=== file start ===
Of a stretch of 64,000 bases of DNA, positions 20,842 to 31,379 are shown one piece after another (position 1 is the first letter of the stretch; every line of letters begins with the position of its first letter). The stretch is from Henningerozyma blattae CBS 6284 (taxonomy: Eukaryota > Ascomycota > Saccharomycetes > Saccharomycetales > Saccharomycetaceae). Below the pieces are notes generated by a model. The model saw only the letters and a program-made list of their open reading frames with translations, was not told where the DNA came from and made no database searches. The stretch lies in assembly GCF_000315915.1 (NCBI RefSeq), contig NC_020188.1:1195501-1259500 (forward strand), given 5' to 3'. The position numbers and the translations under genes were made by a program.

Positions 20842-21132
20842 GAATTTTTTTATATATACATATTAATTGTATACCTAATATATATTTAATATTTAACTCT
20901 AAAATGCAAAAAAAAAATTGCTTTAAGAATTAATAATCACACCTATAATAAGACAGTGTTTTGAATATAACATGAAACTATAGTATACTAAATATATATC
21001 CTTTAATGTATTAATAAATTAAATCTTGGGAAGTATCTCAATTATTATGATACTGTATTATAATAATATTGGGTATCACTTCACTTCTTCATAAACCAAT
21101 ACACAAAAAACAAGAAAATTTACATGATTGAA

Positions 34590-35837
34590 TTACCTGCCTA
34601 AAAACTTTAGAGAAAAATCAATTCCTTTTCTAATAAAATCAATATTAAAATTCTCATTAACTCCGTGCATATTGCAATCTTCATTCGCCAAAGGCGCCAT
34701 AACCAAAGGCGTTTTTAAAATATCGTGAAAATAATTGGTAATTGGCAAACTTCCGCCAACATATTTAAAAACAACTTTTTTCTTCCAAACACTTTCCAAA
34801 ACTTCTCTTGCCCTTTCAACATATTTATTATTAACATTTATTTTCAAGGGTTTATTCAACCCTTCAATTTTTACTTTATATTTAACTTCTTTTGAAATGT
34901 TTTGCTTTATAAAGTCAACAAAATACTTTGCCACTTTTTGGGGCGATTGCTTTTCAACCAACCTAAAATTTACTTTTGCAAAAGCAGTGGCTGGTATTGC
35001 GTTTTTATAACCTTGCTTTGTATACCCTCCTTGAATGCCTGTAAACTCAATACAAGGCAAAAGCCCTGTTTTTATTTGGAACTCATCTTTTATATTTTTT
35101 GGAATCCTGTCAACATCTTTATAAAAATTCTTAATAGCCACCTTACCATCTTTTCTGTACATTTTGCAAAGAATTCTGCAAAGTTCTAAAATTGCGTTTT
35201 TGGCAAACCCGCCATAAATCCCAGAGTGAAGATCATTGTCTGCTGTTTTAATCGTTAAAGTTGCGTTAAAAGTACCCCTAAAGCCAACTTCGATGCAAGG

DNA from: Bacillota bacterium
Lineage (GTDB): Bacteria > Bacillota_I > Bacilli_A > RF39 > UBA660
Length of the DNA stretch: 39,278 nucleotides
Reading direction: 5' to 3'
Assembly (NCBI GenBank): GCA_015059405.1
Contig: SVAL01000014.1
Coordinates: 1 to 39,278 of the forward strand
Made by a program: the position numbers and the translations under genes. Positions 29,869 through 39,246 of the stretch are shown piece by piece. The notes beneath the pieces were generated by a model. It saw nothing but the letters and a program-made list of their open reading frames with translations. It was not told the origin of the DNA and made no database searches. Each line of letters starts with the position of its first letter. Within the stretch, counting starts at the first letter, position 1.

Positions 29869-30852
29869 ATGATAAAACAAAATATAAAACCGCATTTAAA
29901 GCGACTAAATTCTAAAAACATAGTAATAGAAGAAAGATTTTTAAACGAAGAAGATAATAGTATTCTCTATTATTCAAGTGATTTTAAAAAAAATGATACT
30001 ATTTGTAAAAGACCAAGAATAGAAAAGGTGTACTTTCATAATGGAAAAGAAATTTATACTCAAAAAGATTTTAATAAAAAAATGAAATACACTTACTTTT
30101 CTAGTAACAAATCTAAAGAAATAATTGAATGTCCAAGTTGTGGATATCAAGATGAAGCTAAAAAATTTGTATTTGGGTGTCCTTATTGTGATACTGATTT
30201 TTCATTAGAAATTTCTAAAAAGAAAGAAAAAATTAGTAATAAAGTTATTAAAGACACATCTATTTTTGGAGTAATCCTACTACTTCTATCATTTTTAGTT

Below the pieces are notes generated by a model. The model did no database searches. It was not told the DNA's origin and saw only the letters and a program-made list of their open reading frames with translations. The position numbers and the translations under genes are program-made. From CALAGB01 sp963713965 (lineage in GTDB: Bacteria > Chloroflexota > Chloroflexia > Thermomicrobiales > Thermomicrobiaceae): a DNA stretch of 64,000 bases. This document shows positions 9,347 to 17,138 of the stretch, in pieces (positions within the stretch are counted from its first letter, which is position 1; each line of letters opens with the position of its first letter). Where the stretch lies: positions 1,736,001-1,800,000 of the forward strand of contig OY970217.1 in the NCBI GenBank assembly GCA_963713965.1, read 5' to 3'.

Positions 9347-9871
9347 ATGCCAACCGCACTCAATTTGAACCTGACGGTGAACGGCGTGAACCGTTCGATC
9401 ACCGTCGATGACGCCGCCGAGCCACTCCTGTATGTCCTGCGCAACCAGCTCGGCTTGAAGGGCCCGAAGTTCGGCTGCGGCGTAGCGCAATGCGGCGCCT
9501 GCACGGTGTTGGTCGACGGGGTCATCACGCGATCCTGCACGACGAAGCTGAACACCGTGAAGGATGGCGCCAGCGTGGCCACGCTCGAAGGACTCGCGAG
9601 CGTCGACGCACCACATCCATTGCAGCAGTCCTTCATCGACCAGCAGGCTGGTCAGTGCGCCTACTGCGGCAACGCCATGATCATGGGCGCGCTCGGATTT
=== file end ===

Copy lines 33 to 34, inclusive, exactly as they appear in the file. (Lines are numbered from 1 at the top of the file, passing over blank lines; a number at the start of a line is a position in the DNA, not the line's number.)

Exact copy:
9401 ACCGTCGATGACGCCGCCGAGCCACTCCTGTATGTCCTGCGCAACCAGCTCGGCTTGAAGGGCCCGAAGTTCGGCTGCGGCGTAGCGCAATGCGGCGCCT
9501 GCACGGTGTTGGTCGACGGGGTCATCACGCGATCCTGCACGACGAAGCTGAACACCGTGAAGGATGGCGCCAGCGTGGCCACGCTCGAAGGACTCGCGAG